Our 89-Year-Old, Self-Created Booby Trap in Immigration Policy

By David North on February 17, 2010

Four score and nine years ago our forefathers did something doubly stupid.

Not only was the Emergency Immigration Act of 1921 clearly racist with its country-of-origin quotas, it also introduced a structural defect into our immigration system that has haunted us ever since.

The country-of-origin quotas were wiped out with the Immigration Act of 1965 but the lingering structural defect, one complicating life for restrictionists, is still here, and still is largely ignored.

Further, it is a defect that I think is unique in the world; no other nation has followed our lead – thank goodness – in this regard.

In most nations the parliament draws up general immigration policy guidelines for their immigration-management agencies and then lets the minister in charge implement them as best he or she can. If the policies are unpopular, the minister loses his or her job, and if they are really unpopular the party in power morphs into the party in opposition.

Would-be immigrants are screened, sometimes slowly, and either they are admitted or they are not.

It is a democratic approach, but one never used in this country.

Instead our Congress makes two sets of decisions: 1) what kind of people do we want to admit, and 2) how many of them do we want to admit. In some cases, such as the immediate relatives of U.S. citizens, there are no quotas or ceilings, but most immigrants, in the words of the Department of Homeland Security, are "numerically limited."

What happens when the immigrants Congress wants in a given category exceed the numerical limit set by the Congress? Well, Congress does to the would-be migrants what it does to its own would-be committee chairman. Just as seniority almost always picks the (majority party) member to be the chair, so a waiting line is created for the would-be migrants. It is sometimes called a backlog.

Now the backlogs are clearly a problem for those who have the right qualifications and cannot migrate. The problem is particularly acute for those who are still in the home country and have not figured out how to get to the U.S., probably on a nonimmigrant visa or perhaps illegally, while they are waiting in line.

The problem I am writing about, however, relates to immigration policy, more broadly. What we have is a continuing, built-in booby trap.

If there are many qualified would-be immigrants and they have to wait for years for legal admission, their friends, their landsmen, the leaders of relevant corporate or ethnic groups, and of course, the immigration bar all attack the backlogs and demand that legislative arrangements be made for the admission of those qualified people on the long waiting list.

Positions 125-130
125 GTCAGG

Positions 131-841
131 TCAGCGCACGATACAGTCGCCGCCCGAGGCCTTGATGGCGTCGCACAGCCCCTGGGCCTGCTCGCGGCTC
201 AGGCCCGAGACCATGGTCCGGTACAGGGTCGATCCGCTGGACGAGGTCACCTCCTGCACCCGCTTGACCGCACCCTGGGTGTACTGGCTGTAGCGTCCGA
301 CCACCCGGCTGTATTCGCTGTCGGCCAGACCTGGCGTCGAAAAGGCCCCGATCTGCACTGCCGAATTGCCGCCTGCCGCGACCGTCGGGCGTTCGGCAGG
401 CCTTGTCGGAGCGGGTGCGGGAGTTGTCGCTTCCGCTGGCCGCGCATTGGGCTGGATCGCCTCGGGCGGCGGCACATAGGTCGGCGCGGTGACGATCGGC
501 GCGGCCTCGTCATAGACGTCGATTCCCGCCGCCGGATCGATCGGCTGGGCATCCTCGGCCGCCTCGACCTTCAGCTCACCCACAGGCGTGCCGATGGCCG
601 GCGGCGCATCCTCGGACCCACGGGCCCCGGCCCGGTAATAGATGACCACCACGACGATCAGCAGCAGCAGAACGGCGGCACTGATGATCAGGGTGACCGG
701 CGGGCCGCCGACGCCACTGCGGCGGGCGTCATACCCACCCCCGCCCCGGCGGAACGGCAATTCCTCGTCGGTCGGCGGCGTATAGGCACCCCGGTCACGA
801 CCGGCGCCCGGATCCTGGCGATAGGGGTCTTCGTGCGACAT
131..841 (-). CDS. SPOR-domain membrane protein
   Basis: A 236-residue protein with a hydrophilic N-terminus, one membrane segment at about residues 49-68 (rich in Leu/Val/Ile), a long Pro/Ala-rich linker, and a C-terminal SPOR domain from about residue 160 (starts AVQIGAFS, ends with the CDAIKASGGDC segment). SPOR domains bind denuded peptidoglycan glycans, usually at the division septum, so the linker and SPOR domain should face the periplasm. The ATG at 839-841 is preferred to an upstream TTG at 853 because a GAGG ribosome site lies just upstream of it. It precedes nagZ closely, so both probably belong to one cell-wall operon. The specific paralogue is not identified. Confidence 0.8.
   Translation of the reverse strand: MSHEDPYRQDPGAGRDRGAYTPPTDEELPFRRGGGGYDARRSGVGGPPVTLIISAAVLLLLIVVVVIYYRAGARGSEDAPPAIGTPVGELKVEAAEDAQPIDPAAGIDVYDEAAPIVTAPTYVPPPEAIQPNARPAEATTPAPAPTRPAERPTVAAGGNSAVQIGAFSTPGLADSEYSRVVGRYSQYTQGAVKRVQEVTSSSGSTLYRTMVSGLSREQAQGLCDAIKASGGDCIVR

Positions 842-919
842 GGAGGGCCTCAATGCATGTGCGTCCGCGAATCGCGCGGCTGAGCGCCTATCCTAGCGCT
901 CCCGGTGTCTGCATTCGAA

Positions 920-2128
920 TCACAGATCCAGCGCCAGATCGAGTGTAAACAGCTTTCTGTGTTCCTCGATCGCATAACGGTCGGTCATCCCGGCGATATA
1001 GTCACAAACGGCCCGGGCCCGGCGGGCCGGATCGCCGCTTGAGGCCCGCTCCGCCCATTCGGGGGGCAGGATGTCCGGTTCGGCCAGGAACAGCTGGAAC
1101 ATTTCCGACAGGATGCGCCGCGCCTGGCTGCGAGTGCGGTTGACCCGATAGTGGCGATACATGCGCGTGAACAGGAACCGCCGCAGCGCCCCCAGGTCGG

The country-of-origin admissions system was seriously weakened by the backlogs, notably those in Southern Europe, and that facilitated the passage of the 1965 Act. That act, however, just set up a new set of backlogs, based on different criteria.

Backlogs, in short, lead the Open Borders advocates to clamor for changes in the immigration laws, to make them more generous.

While there were enormous policy differences between the Acts of 1921 and 1965, both unwittingly facilitated this structural problem.

I was reminded of this recently when I saw the most recent of those monthly notices from the Visa Office about the size of the various backlogs; I noticed the data on the longest of them, that of the Family 4th in the Philippines. These are brothers and sisters of U.S. citizens, and their minor children (the nieces and nephews).

According to the Visa Bulletin, if your petition had been approved before September 1, 1987, you can now use it to migrate to the U.S. That's a period of more than 23 years, and everyone involved is 23 years older than they were when the document was approved.

The numbers waiting are as large as the years are long. According to an earlier Visa Office Bulletin, that of March 2009, there was a grand total of 2,723,352 people waiting overseas with approved visas. In addition there is an uncounted, but presumably large, number of would-be immigrants already in the U.S., similarly with approved petitions.

Of these 2.7 million, fully 1.2 million are in the brothers, sisters, nieces, and nephews category, which by law (and by common sense in my eyes) is the least of the family preferences. The numerical limit on this class is 65,000 a year, so it would take more than 18 years to clear the backlog – even if not one single additional petition were approved.

What should we do with these backlogs? That's an excellent question and the subject of a future blog.